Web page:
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  1. Emergence Within Social Systems.Kenneth Silver - forthcoming - Synthese:1-23.
    Emergence is typically discussed in the context of mental properties or the properties of the natural sciences, and accounts of emergence within these contexts tend to look a certain way. The emergent property is taken to emerge instantaneously out of, or to be proximately caused by, complex interaction of colocated entities. Here, I focus on the properties instantiated by the elements of certain systems discussed in social ontology, such as being a five-dollar bill or a pawn-movement, and I suggest that (...)
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  2. Determinate Attitudes and Indeterminate Norms.José Giromini - 2019 - Journal for the Theory of Social Behaviour 49 (3):369-386.
    The aim of this paper is to offer a version of social normative pragmatism – that is, the approach that takes norms to be the result of shared practices – that comes closer to social reality than its cousins in the philosophy of language and the philosophy of mind. The purpose is presenting a framework that can be useful for social theorists sympathetic to normative concepts. This version introduces the concepts of the adoption of the normative stance, the projective structure (...)
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  3. Epstein on Groups: Virtues of the Status Account.Frank Hindriks - 2019 - Inquiry: An Interdisciplinary Journal of Philosophy 62 (2):185-197.
    ABSTRACTEpstein compares models of group agents that focus on their internal organization to models that focus on the statuses they have. He argues that status models are inadequate because agency is not something that can be attributed by fiat. Even if this is true, however, certain agential powers can be attributed to group agents. I argue that Epstein’s arguments stand to benefit a lot from recognizing that some group agents have statuses and constitute corporate agents. For instance, only corporate agents (...)
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  4. Childhood, Biosocial Power and the “Anthropological Machine”: Life as a Governable Process?Kevin Ryan - 2014 - Critical Horizons 15 (3):266-283.
    This article examines how childhood has become a strategy that answers to questions concerning the governability of life. The analysis is organized around the concept of “biosocial power,” which is shown to be a particular zone of intensity within the wider field of biopolitics. To grasp this intensity it is necessary to attend to the place of imagination in staging biosocial strategies, that is the specific ways in which childhood is both an imaginary projection and a technical project, and to (...)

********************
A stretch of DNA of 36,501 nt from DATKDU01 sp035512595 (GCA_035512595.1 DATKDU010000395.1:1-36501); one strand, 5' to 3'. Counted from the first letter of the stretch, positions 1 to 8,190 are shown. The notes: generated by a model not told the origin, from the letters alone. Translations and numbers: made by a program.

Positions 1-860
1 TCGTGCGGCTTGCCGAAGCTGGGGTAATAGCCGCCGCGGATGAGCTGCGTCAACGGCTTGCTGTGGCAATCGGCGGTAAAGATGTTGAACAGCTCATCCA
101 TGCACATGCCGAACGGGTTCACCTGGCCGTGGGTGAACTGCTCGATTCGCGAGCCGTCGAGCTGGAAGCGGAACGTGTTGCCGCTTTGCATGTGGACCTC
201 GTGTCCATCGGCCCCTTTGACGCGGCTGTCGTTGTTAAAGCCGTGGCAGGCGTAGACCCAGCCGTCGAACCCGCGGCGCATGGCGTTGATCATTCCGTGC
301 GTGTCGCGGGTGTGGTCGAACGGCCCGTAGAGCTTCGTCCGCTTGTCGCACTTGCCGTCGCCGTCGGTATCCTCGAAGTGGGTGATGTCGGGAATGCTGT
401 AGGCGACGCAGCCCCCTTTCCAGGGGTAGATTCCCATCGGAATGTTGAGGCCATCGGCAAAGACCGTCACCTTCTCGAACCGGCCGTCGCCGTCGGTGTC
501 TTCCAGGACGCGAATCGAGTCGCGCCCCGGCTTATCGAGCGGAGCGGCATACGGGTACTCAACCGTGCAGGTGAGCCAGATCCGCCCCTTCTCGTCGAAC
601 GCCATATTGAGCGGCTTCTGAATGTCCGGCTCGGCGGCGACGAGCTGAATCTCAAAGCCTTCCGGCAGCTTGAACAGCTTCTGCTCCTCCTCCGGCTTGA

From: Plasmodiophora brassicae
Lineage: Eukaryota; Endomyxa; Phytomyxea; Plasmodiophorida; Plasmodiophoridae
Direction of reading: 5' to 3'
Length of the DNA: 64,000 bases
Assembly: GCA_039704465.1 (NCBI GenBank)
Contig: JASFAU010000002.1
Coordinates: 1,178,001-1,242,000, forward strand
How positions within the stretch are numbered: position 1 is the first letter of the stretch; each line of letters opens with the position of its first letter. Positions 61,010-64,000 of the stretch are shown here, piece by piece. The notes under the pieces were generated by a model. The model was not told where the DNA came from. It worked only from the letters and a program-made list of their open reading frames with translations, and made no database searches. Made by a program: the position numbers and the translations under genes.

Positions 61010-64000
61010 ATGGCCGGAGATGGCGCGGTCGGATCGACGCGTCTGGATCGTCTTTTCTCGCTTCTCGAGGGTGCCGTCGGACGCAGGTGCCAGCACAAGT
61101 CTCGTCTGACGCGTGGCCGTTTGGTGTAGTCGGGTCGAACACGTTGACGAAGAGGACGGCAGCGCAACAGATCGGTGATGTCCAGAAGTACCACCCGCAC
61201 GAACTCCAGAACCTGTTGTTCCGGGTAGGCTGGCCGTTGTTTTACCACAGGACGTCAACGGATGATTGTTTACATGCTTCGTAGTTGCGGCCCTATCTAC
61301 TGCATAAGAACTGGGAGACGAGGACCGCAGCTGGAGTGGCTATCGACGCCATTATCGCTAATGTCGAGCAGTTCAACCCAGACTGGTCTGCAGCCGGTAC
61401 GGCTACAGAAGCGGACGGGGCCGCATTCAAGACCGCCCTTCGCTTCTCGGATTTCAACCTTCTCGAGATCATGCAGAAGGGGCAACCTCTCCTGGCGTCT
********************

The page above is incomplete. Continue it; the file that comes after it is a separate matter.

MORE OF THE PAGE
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  5. The Multiple Reality: A Critical Study on Alfred Schutz's Sociology of the Finite Provinces of Meaning.Marius Ion Benta - 2014 - Dissertation,
    This work is a critical introduction to Alfred Schutz’s sociology of the multiple reality and an enterprise that seeks to reassess and reconstruct the Schutzian project. In the first part of the study, I inquire into Schutz’s biographical con- text that surrounds the germination of this conception and I analyse the main texts of Schutz where he has dealt directly with ‘finite provinces of meaning.’ On the basis of this analysis, I suggest and discuss, in Part II, several solutions to (...)
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  6. Review of Herbert Gintis’s Individuality and Entanglement: The Moral and Material Bases of Social Life. Princeton: Princeton University Press, 2017, 357 Pp. [REVIEW]Michiru Nagatsu - 2018 - Erasmus Journal for Philosophy and Economics 11 (1):117-124.
    In his own words, Herbert Gintis’s latest book is “an analysis of human nature and a tribute to its wonders” (3).1More prosaically, it is a collection of essays, some of which are original and others published elsewhere. Instead of being structured around topics in decision and game theory,like his previous book (2009), this book develops interrelated themes, such as the evolutionary origins of moral sense, its central role in political games, and the socially entangled nature of human rationality and individuality. (...)